Exactly one year after the American launch of the Wrangler JL, Jeep presented the long-awaited pick-up at the Los Angeles Auto Show. After 26 years since the last Jeep pickup, the Gladiator represents a new frontier for the legendary brand with characteristics of performance, aesthetics, loading and towing among the best in its class.
Text Paolo Baraldi, photos FCA US
Initially available for the US market, the Gladiator will be powered by a Pentastar V6 petrol with 285hp and 352Nm of torque with a six-speed manual transmission or eight-speed automatic transmission. In 2020 will be offered also the option of Ecodiesel V6 3.0 with 260hp and 600Nm with automatic transmission eight speeds. In Europe it will be marketed in 2020.
The Jeep Gladiator 2019 will be available in 4 versions: Sport, Sport S, Overland and Rubicon.
The project derives from that of the Wrangler but with many parts and components unique to the JT and therefore aims to offer technical content in line with the brand's off-road tradition: all-wheel drive, Dana 44 axles evolved with Tru-Lock system with electronic control, self-locking differential Trac-Lok, detachable anti-roll bars and four-wheel drive. The Jeep Gladiator can top out for 76 centimeters and offers two types of four-wheel drive depending on the set-up: the Command Trac variant on the Sport and Overland models and the Rock-Trac on the Rubicon. For all, the Trail Rated certification can not be missing, destined only for versions with greater off-road capability.
The wheelbase is stretched up to 3.49 meters with a load compartment of 152 cm. The frame is longer than 78 cm. The payload is 725 kg, while the maximum towable load is 3,470 kg. The Trail Rail system is available in the body to organize the load and the three-panel hard top kit is provided.
The Jeep Gladiator Rubicon also maintains a unique feature in the segment: in fact, it allows to tilt the windshield on the front bonnet, remove the doors and open the Sunrider canvas roof.
The interiors replicate those of the Wrangler JL. In the rear area you can lift the sofa to access a further storage compartment with removable dividers and lock, so as to provide a safe space even when the car is used with the roof open and doors removed. The instrumentation integrates a 3.5 "or 7" display, while the infotainment offers screens from 5 "to 8.4" depending on the equipment. For the Rubicon model the front camera is projected which projects images on the central touch screen, allowing the driver to detect any off-road obstacles in advance.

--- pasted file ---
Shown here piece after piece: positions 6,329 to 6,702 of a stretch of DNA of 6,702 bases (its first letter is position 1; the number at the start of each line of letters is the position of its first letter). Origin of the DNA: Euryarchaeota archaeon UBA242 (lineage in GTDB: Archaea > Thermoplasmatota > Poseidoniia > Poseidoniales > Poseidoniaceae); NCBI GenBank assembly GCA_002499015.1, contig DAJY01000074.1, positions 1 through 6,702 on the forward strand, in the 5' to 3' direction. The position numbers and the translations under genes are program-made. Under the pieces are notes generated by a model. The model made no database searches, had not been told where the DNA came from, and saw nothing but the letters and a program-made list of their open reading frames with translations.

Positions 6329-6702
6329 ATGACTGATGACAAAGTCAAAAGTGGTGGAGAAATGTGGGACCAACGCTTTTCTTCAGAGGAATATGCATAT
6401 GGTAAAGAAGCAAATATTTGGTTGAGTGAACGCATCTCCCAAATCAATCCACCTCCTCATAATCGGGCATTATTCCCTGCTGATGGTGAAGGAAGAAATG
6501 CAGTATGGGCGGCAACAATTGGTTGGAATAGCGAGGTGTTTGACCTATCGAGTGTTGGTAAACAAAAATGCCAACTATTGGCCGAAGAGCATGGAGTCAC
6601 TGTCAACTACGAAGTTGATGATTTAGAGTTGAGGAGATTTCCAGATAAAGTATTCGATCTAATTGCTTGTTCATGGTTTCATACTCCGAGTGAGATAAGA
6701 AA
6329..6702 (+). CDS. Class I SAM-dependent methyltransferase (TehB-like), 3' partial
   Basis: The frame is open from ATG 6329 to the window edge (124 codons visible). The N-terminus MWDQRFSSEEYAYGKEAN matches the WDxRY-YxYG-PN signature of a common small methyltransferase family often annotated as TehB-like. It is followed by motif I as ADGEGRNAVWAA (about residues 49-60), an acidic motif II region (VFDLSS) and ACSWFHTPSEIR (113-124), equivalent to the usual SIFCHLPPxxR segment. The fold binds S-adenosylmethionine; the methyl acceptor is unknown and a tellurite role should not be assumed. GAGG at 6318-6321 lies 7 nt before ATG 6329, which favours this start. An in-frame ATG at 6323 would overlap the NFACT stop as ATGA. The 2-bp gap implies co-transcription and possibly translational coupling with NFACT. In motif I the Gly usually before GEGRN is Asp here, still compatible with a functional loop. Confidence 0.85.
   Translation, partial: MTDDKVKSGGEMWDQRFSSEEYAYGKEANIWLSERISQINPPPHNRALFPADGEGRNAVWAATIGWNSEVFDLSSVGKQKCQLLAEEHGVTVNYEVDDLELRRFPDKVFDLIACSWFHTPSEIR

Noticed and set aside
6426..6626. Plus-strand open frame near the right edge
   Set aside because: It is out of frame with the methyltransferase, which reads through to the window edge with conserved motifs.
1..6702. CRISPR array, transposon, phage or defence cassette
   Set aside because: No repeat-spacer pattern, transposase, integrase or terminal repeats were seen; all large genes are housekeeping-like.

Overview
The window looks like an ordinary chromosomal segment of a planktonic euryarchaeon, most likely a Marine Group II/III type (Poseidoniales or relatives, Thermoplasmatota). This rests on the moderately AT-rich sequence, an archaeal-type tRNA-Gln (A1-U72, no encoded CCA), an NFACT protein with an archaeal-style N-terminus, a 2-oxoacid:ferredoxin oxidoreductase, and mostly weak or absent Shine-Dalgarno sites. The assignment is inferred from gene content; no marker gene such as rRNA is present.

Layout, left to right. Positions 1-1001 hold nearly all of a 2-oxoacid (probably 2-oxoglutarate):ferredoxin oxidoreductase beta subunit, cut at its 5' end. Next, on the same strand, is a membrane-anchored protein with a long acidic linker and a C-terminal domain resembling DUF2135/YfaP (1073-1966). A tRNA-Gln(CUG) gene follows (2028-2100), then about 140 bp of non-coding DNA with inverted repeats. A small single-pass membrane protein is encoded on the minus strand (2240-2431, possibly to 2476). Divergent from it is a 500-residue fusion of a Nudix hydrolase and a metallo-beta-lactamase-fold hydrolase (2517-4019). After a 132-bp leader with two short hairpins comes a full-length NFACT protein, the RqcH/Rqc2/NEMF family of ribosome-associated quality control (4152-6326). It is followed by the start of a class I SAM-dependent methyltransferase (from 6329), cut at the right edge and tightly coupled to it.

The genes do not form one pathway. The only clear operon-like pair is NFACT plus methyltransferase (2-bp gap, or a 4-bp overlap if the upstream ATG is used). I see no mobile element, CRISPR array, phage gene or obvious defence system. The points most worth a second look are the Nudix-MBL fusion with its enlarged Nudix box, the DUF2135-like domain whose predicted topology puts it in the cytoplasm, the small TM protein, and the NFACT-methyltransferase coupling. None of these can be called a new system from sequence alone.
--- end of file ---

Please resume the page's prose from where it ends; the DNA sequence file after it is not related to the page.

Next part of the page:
The 5-link front and rear suspension geometry has been designed to be more robust and performing. The springs have been calibrated for an optimal balance between driving on the road with or without load while maintaining the legendary off-road capabilities.
The Rubicon Gladiator version will be equipped with two-inch Fox dampers, side bars and 33"tires.
An approach angle of 43.6 degrees, breakover angle of 20.3 degrees, departure angle of 26 degrees with a ground clearance of 28 cm.
Mopar will offer more than 200 parts or accessories exclusively dedicated to the Gladiator. Mopar products will go from tuning accessories to those dedicated to loading, obviously passing through the lift kits.
Rich heritage of tough, dependable Jeep trucks
The all-new 2020 Gladiator is the latest iteration in a long line of Jeep trucks that began back in 1947 when Willys Overland introduced a one-ton truck with four-wheel drive based on the CJ-2A. With more than 40 years of rich heritage to draw from, Gladiator is the latest in a long line of Jeep trucks that includes:
- Jeep Pickup: 1947-1965
A 118-inch wheelbase pickup that realized few product changes. It was Willys-Overland’s first attempt to diversify the Jeep brand from the CJ.
- Jeep FC-150/170 Pickup: 1957-1965
These Forward-Control series Jeep vehicles were essentially work trucks – with an 81-inch wheelbase for the FC-150 and 103.5 inches for the FC-170. They received few changes during their lifecycle, though some 1959 and 1960 models featured full-floating front and rear axles, and some FC-170 models included dual rear wheels and a four-speed manual transmission.
- Jeep Gladiator/J-Series Pickup: 1963-1987
Resembling the Wagoneer, Gladiator debuted in 1963 in either 120-inch (J-200) or 126-inch (J-300) form and featured a Dana 20 transfer case and Dana 44s front and rear. The Gladiator name was dropped in 1972.
- Jeep CJ-8 Scrambler: 1981-1985
Introduced in 1981, the Scrambler was a Jeep similar to the CJ-7, but with a longer wheelbase. Known internationally as the CJ-8, it was available in either hard- or soft-top versions. Less than 30,000 Scramblers were built and are extremely popular among collectors today.
- Jeep Comanche (MJ): 1986-1992
Based on the Cherokee platform and similarly equipped, the pickup received a six-foot bed in 1987. Later models offered Selec-Trac or Command-Trac four-wheel drive.